PHIL

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CHLORINE INPUT AND DIOXIN EMISSIONS

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FAIRY-TALE

...a dioxin phase-out program is tantamout to a phase-out of chlorine chemistry.

Greenpeace report 'Achieving Zero Dioxin' - July 1994 [1].

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FACTS AND FIGURES

The story of Greenpeace

In no case else, Greenpeace has told so much lies and half thruths than in the suggested dioxin releases of the chlorine industry and in particular the PVC industry and about the suggested relation between industrial chlorine and PVC and dioxin emissions at incineration and accidental fires...

Parts of this page

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The accusations of Greenpeace

Even where there is no input of chlorine from industry, Greenpeace makes a phantastic story to prove there is somewhere maybe some little bit chlorine from industrial chlorinated products introduced, to blame the chlorine industry as origin of all those dioxins...
You need an example? Let us look at the steel industry: The coke- and steelfurnaces are minor sources, so are the steel reclamation plants, even if they recycle car steel, including PVC-undercoating. In Germany e.g. this counts for less than one I-TEQ gram per year [2].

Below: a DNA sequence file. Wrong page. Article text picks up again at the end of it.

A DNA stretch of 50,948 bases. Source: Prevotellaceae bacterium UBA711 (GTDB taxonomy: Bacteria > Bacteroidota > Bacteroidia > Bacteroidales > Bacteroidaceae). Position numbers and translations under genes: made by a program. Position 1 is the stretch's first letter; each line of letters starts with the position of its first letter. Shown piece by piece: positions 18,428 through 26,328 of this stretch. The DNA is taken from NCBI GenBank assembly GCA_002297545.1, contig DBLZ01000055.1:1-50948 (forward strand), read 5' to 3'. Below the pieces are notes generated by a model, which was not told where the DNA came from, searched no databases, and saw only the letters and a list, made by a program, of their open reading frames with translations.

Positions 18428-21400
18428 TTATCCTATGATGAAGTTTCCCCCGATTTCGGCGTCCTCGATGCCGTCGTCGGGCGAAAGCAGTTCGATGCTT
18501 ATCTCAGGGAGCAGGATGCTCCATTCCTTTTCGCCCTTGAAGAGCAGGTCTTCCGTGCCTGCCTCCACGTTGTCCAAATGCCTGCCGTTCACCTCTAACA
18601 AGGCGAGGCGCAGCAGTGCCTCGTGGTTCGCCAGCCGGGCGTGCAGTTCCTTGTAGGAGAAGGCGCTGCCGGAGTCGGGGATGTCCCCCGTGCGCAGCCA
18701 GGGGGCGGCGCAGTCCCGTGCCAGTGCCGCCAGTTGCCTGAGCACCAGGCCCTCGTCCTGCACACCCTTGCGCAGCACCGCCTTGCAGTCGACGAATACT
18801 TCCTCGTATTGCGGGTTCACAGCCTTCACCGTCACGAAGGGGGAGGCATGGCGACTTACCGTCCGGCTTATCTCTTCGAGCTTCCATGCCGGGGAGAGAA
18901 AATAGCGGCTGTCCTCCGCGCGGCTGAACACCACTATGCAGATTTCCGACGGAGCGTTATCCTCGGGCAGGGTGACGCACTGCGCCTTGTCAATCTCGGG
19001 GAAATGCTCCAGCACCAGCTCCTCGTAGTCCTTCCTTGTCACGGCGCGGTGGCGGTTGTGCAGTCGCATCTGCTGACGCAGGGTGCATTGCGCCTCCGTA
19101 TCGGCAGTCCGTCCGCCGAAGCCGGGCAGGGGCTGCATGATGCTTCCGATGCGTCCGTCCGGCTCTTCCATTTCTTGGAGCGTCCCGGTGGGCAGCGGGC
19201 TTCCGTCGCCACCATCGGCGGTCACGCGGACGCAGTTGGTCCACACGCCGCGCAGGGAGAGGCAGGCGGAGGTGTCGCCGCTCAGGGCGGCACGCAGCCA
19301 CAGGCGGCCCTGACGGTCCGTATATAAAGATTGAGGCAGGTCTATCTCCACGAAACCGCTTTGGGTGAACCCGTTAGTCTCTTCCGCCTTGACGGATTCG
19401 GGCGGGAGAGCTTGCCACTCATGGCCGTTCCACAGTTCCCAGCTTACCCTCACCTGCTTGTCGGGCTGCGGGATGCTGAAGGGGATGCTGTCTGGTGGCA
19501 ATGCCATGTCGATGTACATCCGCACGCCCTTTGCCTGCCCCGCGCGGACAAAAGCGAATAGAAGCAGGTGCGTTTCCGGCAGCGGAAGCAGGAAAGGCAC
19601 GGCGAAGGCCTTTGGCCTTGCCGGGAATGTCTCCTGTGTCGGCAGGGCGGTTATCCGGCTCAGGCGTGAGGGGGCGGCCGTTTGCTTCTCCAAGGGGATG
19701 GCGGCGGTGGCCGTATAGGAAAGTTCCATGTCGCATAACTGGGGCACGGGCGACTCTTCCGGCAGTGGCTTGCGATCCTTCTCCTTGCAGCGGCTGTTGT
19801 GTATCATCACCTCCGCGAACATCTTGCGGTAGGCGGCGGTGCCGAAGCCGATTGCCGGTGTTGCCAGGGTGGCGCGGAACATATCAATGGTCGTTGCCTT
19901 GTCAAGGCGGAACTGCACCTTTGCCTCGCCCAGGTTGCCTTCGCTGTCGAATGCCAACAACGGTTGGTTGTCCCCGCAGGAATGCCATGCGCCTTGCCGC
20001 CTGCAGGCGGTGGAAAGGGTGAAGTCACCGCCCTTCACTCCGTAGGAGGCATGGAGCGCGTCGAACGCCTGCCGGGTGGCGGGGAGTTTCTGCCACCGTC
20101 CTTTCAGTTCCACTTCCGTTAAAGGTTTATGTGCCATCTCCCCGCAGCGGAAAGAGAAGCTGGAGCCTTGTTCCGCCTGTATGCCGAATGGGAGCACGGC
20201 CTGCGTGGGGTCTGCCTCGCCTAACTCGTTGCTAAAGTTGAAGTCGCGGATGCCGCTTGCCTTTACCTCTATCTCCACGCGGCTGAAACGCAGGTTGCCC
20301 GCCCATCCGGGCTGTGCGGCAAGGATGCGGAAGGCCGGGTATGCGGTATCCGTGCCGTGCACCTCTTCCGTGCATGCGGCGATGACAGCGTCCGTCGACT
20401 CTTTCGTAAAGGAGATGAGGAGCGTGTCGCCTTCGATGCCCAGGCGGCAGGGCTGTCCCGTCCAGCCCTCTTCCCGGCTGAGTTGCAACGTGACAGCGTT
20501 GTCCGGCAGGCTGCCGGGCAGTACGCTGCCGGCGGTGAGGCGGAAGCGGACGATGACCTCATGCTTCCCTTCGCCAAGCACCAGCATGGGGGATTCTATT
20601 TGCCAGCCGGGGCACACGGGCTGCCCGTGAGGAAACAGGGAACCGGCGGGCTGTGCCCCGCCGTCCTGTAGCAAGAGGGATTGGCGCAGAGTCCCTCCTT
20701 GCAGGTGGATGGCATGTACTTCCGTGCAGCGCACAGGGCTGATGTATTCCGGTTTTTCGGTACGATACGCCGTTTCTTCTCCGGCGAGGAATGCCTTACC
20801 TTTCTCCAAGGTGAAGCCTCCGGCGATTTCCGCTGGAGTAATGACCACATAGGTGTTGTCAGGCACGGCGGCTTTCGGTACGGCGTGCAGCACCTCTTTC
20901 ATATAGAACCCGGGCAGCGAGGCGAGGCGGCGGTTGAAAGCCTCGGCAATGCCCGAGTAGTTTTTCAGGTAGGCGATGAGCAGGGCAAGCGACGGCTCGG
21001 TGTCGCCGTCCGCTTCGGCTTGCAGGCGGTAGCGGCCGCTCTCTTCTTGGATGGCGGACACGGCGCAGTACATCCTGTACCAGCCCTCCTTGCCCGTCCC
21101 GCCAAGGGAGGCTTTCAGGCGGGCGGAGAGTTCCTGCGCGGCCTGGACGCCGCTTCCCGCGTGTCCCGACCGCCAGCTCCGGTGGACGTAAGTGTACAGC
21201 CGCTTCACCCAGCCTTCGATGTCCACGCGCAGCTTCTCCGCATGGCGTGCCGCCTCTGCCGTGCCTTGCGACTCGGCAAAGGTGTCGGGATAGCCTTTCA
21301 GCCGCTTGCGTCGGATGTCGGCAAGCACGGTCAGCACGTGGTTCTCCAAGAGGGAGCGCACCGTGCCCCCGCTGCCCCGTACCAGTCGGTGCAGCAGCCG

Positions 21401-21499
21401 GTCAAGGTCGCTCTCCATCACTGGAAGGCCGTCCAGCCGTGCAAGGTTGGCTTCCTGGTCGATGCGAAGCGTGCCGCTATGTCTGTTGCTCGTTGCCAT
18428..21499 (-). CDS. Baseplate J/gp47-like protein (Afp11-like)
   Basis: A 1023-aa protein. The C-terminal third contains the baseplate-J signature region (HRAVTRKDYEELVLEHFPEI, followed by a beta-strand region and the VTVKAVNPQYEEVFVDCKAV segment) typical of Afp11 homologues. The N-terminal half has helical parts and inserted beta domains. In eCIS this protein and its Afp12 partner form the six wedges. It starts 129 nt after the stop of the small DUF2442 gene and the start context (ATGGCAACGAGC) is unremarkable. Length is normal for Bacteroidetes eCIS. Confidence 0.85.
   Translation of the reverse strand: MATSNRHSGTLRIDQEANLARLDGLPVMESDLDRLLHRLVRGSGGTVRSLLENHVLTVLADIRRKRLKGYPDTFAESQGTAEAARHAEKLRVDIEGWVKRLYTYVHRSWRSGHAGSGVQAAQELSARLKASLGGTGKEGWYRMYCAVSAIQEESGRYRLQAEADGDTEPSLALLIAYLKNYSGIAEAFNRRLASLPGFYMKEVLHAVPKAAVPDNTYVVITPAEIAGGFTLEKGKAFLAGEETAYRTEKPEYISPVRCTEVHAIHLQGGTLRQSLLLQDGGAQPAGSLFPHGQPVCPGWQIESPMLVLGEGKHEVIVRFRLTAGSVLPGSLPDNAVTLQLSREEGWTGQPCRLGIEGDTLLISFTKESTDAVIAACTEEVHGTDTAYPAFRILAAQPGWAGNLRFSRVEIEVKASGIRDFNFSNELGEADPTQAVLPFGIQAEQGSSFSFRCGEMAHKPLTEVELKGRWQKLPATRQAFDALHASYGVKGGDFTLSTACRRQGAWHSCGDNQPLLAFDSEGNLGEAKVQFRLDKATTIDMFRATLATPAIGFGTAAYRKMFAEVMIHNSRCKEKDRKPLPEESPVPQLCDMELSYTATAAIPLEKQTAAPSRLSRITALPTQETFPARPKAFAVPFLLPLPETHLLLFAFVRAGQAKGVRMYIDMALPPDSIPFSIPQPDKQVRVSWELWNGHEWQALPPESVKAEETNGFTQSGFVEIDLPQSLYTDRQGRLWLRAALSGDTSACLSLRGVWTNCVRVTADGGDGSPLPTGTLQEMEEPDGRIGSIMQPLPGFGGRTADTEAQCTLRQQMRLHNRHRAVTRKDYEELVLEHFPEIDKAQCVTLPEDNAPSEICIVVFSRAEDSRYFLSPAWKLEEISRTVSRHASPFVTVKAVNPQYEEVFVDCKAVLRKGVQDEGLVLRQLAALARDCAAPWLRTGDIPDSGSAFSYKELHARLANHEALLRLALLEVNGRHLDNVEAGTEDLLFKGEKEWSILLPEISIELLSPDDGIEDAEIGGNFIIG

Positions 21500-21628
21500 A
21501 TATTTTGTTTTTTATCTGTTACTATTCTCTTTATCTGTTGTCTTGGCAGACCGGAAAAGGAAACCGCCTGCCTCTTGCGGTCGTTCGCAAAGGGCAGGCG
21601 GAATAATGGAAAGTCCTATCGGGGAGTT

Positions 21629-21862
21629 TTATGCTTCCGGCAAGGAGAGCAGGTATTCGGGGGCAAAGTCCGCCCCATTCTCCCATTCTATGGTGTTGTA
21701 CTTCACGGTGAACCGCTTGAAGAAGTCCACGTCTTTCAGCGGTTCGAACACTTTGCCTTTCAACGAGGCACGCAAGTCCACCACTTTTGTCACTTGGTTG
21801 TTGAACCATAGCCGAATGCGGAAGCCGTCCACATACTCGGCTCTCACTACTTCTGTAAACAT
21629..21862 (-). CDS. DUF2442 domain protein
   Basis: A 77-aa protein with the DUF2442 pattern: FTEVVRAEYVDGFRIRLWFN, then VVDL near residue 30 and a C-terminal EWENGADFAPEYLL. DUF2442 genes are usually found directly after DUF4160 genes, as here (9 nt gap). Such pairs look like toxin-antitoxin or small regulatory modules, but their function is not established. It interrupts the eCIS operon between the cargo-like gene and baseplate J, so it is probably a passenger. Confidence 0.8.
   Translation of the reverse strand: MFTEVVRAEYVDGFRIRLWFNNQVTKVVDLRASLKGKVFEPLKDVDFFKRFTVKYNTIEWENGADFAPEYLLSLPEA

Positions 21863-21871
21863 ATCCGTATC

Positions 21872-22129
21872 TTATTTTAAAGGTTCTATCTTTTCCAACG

More important emissions arise from the sintering plants. These counts, also measured in Germany, for about 300 g per year. Greenpeace has found some explanation in literature:

"Sintering plants serve for recycling of dusts, scrap and abrasion from other processes of the metallurgical plant to recover the iron for further use in the blast furnace. But this reasonable waste management method is accompanied by the problem of introducing traces of chlorine and organic compounds responsible for the generation of PCDD/F (dioxin) within these plants."

Source: Greenpeace report 'Achieving Zero Dioxin' - July 1994 [1].

We have asked it at the Hoogovens iron and steel plants in The Netherlands: NO scrap recycling is done in sintering plants! Only the dust from the blast furnaces is recycled that way. Sintering is the reaction of iron ORE with coke and some other stuff (e.g. lime) to form hard pellets that can withstand the high static pressure of the blast furnace. Scrap metal has no use there, it is used in steel furnaces and reclamation plants. In fact no external industrial sources of chlorine are introduced, neither in the sintering process, nor in blast furnaces.
Where is chlorine to form dioxins while sintering then coming from? Simply from nature. All natural materials contain salt in small quantities. So it is in coal and thus in coke. In general this is already a million times more than necessary to form all dioxins you will form. Even ambient air contains a hundred to a thousandfold the quantity of natural chlorine, necessary to form the amount of dioxins found in the worst case of incineration... So you don't even need chlorine in the 'fuel' to form dioxins...


Chlorine input and dioxin output of different processes

Because Greenpeace accuses the chlorine industry to be THE source of chlorine in incinerators and in all other cases of dioxin releases, it is interesting to see if the chlorine input is important to form dioxins:

Maximum chlorine content and measured/estimated dioxin release:
All figures expressed in µg I-TEQ to air per ton produced or incinerated.

chlorine input and dioxin output of different processes
Processmax.%
chlorine
in 'fuel'
dioxin releaserem
minmax
Incineration of hospital waste: 780050001
Incineration of copper cable:20  3.722805
Incineration of wood (with PCP): 1 25 5006